By Isaac McMahan
We were disappointed that Californians did not vote in favor of Proposition 16 on Tuesday. We had hoped for a different outcome because Proposition 16 would have repealed Proposition 209, which banned the consideration of race and ethnicity in the higher education admissions process.
Veterans Education Success works to advance higher education success for veterans, servicemembers, and military families. We take pride in promoting access to higher education and advocating for positive change in higher education that better allows for the students we serve to thrive.
The veteran and military community is significantly more diverse than that of the general population, and approximately forty-five percent of America’s enlisted Armed Forces identify as a person of color. The consideration of race and ethnicity in higher education admissions is essential in ensuring that veterans of color and their families have greater access to high-quality public education opportunities and a successful transition to civilian economic life.
California’s Proposition 16 would have protected student veterans by ensuring their access to California’s well-known, high-quality colleges and universities. In fact, research found that Proposition 209 (which Prop. 16 would have repealed) had “deterred thousands of qualified underrepresented students from applying to any University of California Campus.”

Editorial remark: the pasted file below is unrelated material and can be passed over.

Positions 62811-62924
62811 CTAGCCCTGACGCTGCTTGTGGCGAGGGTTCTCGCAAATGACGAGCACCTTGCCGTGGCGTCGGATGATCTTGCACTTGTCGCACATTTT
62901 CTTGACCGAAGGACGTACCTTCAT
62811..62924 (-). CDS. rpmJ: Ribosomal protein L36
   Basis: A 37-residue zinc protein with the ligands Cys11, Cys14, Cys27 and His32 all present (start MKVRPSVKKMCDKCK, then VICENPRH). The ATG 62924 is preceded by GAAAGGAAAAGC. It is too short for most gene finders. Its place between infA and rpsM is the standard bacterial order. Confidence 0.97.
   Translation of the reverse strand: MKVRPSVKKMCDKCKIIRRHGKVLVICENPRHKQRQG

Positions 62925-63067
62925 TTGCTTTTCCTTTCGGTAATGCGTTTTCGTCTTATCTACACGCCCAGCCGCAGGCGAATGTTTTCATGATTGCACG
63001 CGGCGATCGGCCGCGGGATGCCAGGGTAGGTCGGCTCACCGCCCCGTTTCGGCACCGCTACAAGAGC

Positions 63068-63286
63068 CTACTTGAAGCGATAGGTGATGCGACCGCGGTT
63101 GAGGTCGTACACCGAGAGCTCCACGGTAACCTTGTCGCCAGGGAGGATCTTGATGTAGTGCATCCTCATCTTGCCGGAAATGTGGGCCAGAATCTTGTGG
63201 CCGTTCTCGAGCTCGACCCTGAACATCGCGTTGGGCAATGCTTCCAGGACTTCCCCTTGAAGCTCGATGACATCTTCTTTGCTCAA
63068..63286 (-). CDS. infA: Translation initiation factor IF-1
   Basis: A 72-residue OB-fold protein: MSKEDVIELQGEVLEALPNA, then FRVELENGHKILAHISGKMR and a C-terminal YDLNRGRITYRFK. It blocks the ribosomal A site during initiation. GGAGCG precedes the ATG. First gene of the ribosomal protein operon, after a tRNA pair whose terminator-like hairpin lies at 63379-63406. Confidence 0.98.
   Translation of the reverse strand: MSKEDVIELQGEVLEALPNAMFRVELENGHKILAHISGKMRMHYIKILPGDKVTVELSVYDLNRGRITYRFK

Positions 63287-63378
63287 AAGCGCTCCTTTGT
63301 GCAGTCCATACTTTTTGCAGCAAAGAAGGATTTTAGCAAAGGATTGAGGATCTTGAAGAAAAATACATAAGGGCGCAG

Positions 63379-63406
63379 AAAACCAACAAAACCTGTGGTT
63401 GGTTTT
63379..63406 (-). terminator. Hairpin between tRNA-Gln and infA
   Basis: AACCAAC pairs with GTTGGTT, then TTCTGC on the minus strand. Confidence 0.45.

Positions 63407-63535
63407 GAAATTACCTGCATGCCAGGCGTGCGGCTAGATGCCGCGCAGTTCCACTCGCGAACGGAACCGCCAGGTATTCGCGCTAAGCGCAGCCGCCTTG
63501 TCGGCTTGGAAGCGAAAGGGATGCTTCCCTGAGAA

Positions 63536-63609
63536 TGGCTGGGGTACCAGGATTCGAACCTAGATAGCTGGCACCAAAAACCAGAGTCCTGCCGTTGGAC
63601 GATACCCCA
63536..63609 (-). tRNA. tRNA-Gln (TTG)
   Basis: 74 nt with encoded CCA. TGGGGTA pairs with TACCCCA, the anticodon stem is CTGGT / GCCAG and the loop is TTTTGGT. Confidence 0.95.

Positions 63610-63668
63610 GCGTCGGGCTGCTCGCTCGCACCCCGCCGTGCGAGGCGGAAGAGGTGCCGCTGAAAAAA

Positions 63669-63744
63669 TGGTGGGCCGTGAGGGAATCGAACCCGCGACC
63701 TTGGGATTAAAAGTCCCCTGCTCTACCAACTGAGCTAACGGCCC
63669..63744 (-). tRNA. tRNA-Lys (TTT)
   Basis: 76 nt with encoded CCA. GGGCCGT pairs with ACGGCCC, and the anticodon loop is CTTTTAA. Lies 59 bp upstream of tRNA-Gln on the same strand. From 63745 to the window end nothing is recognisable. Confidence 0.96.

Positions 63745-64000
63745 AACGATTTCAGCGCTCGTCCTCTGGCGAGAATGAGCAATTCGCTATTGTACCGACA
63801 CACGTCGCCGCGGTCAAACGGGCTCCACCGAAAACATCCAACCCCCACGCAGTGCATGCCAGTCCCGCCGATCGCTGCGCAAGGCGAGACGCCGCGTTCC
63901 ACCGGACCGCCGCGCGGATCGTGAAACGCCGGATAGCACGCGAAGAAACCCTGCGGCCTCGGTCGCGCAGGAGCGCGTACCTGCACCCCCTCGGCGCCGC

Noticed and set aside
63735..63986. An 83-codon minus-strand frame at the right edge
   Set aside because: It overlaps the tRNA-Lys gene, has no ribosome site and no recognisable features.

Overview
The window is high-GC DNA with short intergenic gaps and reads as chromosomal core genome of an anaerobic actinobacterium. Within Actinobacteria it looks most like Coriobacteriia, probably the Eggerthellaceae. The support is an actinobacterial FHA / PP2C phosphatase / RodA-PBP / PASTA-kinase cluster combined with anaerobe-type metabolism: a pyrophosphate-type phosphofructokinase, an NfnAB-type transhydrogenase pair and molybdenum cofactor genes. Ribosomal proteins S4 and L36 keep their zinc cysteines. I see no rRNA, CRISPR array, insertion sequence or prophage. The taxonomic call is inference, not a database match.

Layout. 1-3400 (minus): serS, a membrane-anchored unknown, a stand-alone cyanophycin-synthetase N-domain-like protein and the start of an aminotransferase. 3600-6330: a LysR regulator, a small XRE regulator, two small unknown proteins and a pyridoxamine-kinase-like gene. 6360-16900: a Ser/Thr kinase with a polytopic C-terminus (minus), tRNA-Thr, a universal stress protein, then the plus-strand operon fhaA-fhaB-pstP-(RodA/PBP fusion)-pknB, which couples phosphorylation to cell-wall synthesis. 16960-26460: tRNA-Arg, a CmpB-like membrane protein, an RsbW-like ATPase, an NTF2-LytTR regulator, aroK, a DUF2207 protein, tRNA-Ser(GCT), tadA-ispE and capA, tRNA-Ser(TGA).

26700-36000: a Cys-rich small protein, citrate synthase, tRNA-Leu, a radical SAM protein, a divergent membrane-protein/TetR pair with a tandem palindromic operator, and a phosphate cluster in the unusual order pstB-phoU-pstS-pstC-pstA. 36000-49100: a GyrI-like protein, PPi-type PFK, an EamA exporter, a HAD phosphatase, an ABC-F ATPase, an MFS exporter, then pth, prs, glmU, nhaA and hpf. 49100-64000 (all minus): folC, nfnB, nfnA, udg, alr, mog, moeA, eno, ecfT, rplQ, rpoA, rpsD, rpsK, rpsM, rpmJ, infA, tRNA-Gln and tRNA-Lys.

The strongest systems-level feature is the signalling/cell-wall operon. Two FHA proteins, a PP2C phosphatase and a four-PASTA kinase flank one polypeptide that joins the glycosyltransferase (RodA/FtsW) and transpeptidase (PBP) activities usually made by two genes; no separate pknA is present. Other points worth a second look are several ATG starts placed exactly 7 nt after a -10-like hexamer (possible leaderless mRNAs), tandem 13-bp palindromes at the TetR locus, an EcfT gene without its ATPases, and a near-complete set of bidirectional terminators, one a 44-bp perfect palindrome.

Though the result Tuesday is a setback for those advocating for equity in higher education admissions procedures, the attempt to repeal the affirmative action ban was a monumental step in the right direction to support prospective students of color. California’s national influence is not unnoticed, and we hope that these efforts will be replicated successfully in the other states that currently ban the consideration of race and ethnicity in the higher education admissions process.
Isaac McMahan is the Director of Racial Justice at Veterans Education Success.